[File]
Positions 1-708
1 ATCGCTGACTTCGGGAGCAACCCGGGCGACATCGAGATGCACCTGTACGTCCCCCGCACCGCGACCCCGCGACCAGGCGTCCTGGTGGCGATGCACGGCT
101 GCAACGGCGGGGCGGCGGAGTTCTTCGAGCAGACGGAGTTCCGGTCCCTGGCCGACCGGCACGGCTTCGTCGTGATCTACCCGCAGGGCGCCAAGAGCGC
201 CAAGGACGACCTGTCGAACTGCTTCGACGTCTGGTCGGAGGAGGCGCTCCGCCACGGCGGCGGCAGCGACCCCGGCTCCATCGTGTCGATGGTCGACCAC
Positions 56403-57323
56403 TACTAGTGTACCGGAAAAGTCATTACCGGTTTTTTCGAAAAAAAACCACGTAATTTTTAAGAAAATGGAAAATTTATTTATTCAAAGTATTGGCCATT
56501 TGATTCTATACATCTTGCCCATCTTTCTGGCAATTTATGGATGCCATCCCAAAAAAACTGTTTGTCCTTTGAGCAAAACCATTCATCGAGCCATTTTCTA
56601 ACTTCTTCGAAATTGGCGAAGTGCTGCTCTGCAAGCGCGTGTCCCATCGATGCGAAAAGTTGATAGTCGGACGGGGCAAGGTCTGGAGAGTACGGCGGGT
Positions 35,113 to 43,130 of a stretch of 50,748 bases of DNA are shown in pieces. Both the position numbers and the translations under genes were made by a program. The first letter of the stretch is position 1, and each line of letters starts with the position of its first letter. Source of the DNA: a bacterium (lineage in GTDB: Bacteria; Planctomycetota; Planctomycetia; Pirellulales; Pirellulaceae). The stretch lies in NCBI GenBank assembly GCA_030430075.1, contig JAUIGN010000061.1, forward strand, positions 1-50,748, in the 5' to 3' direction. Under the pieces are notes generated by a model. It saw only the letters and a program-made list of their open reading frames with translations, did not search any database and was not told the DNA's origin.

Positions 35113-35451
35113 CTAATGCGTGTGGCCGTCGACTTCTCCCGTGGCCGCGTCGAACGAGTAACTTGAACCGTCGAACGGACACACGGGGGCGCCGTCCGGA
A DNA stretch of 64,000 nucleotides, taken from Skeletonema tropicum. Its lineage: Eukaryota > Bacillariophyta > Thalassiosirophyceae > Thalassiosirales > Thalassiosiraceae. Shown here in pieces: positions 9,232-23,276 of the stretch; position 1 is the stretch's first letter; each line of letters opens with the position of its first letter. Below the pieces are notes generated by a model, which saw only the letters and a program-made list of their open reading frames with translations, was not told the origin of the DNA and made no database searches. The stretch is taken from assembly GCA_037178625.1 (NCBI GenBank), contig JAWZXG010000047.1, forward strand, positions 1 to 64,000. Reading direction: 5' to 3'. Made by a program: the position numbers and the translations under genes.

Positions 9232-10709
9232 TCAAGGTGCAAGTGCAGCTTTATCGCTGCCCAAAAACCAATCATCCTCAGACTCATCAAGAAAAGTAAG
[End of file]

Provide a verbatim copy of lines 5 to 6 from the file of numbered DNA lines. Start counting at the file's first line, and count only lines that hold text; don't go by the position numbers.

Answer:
Positions 56403-57323
56403 TACTAGTGTACCGGAAAAGTCATTACCGGTTTTTTCGAAAAAAAACCACGTAATTTTTAAGAAAATGGAAAATTTATTTATTCAAAGTATTGGCCATT